Live Review: Julia Jacklin w/Clea & Sweater Curse @ The Foundry
It’s been a huge year for Julia Jacklin! She has seen her fair share of success and next year will seemingly be full of even more success off the back of her debut album ‘Don’t Let The Kids Win’. Being in Australia for no less than 48 hours after flying from Europe, the Canberra alt-country singer and her band took the stage at Brisbane’s The Foundry for the first show (sold-out, mind you) of her national album tour.
To ease into the eclectic night of music for a varied crowd of older and younger fans, Brisbane indie-rockers Sweater Curse kicked off proceedings. Performing a tight set full of yet to be released tunes, a small crowd soon developed into a sea of glued eyes for the up-and-coming trio. Sweater Curse have a nice blend of influences shining through in their music. From modern bittersweet Canadians Alvvays to the classic sadness of New Order or Joy Division, Sweater Curse take elements from plenty and blend them into an often-loud celebration of emotional baggage.
After receiving a royal audio belting, The Foundry slowed down for Clea. You will no doubt have heard of the local singer-songwriter. Receiving plenty of radio play for her singles Dire Consequences and Polyester, Clea sound like floating on a cloud in all honesty. A beautiful blend of one of the best voices in Brisbane and A-grade musicianship for instrumentals, punters were even treated to a couple of new tracks!
Finally, the crowd became the bustling, packed experience to be expected of a sold-out show at The Foundry as Julia Jacklin took to the stage in her well-known attire featured in her Pool Party music video. Starting with a raw performance of title track Don’t Let The Kids Win, Jacklin immediately entranced the audience with just herself on stage with her Telecaster and accompanying vocals of her drummer. While The Foundry may be known for having some of the rowdiest gigs since opening Julia Jacklin was the opposite, even when joined by her band on stage to rip into louder tracks Leadlight and Coming of Age.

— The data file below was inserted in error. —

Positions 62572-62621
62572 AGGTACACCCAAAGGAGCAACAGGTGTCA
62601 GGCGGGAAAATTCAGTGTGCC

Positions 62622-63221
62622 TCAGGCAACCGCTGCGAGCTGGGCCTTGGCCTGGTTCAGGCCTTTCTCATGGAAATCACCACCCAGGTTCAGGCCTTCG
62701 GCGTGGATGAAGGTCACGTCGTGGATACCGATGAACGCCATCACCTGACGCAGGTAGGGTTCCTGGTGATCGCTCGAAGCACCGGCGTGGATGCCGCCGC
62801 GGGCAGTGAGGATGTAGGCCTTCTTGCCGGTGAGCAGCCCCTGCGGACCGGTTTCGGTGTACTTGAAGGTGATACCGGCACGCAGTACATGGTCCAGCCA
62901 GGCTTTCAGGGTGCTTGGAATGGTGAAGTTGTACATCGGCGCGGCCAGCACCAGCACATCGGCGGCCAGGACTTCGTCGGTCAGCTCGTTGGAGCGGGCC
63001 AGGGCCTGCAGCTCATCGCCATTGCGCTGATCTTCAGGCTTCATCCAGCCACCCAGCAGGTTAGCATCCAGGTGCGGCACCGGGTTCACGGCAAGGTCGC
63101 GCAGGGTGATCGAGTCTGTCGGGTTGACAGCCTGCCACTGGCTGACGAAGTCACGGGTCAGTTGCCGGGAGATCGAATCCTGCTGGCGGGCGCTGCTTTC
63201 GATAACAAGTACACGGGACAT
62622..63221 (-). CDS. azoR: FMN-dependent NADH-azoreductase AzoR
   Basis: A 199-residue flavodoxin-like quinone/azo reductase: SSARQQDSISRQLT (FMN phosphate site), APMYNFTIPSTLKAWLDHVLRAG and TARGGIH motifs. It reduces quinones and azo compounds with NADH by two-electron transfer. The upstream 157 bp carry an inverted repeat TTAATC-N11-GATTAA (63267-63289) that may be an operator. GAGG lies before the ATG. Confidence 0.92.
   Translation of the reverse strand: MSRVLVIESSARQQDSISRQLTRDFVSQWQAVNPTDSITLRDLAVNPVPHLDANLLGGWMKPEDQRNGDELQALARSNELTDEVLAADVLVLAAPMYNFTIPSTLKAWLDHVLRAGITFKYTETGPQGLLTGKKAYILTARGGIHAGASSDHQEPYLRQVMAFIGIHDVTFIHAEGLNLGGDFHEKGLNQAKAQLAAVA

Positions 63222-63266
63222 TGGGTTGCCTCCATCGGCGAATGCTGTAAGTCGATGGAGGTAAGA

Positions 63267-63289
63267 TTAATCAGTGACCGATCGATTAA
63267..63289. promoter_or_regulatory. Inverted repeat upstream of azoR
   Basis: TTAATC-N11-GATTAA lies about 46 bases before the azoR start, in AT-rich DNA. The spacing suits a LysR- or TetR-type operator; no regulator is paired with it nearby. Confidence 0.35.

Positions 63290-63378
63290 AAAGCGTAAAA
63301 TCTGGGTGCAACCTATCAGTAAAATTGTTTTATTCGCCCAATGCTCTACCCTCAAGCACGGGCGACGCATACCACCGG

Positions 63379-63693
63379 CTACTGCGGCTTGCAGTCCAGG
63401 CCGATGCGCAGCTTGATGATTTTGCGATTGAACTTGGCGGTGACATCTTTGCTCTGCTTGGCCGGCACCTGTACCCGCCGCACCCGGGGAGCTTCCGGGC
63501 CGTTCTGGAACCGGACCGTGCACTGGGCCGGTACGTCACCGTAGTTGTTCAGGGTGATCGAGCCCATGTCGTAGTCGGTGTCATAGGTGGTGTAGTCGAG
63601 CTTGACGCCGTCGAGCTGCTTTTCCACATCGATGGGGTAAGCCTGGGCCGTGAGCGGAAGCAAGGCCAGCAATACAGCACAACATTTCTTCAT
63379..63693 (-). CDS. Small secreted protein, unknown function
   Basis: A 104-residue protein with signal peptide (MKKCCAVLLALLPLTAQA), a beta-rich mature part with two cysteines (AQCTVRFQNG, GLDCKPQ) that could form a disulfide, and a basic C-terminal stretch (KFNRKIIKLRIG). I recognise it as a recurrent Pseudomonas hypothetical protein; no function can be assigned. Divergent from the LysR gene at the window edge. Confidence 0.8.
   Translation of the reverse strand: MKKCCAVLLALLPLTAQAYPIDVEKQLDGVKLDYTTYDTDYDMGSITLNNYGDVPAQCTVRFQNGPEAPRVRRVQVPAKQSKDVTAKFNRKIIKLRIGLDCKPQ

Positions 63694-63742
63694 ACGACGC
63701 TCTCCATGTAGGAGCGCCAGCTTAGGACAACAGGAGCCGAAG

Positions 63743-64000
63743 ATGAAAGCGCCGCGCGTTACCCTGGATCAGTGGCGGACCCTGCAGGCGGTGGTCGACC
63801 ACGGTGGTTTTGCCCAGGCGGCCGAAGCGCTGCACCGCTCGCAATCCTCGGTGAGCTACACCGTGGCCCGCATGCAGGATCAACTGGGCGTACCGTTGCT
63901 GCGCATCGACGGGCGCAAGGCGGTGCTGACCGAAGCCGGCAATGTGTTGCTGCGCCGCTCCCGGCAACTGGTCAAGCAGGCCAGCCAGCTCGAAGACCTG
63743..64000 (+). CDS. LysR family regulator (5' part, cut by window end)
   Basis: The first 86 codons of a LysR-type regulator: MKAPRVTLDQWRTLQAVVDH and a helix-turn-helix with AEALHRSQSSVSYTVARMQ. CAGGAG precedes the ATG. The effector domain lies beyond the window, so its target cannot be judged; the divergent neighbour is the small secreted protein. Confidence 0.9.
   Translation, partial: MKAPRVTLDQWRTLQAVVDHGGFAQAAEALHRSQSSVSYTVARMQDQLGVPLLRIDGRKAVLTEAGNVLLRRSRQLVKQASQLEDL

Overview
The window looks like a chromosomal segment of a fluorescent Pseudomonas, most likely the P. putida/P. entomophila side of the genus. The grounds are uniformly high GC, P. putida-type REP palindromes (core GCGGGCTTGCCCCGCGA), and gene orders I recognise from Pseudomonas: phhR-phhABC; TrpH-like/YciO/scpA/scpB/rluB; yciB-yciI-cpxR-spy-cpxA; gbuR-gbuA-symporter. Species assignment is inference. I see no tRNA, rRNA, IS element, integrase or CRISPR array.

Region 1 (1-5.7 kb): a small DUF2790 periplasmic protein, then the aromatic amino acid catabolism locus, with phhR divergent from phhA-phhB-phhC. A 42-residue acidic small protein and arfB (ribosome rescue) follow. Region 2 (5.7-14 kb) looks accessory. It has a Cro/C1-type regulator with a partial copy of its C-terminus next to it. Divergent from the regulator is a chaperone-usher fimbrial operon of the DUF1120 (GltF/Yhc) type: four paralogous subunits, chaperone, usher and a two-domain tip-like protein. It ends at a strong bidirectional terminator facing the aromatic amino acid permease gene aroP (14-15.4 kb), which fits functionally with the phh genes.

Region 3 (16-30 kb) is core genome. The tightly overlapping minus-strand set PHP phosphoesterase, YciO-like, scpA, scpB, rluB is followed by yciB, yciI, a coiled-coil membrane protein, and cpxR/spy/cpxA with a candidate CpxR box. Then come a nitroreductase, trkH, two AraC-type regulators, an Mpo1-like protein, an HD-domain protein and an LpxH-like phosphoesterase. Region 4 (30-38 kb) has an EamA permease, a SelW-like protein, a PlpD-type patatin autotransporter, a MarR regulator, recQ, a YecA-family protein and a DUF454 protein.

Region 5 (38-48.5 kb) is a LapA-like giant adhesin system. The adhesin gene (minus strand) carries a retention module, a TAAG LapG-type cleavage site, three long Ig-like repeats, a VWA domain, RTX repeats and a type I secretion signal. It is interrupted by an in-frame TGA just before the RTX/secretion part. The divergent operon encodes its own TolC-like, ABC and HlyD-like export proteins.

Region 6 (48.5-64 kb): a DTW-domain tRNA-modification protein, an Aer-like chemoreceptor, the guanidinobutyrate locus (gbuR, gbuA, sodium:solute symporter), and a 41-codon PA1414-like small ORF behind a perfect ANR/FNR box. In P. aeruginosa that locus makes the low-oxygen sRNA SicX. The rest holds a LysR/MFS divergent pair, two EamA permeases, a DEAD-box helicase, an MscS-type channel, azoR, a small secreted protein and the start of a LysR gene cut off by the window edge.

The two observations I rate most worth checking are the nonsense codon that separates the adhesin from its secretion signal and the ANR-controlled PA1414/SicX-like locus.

Moving effortlessly from tender sweet silence to raucous noise, Jacklin’s album is a terrific, original alt-country sound centred around her beautiful voice. Thankfully, punters were given a performance of the full album with Jacklin stating “We are just going to play the whole album but in a weird order, is that cool?” early on in the night.
What followed for the rest of the night was a sold-out crowd in awe. At times you could hear a pin drop with tracks like Motherland sounding so good that it was inhuman! Almost like being at the opera, applause was almost given an it’s own time slot between tracks.
A special moment for all the wrong (or was it right) reasons came when an especially eccentric punter decided to have some solid banter with Jacklin. This banter consisted of a heckle surrounding Motherland where Jacklin explained the song was about “hoping more than just my mum would come to my shows”, to which the punter responded “you sold out, Julia!” followed by a sea of rolled R’s.
Jacklin responded in really the only way you can, with a taken aback “Thank you”. Thankfully there were no other heckles as the crowd remained entranced for tracks like Small Talk and Elizabeth, while closing track Pool Party changed the hypnotised audience into a sea of grooving and sing-alongs.
Jacklin’s previous national tour was the hot ticket with social media being abuzz with glowing reactions from tastemakers in the audience.With Jacklin already playing shows internationally and with a live show as spot-on as this, it’s essential to get along to see Jacklin as soon as you can!
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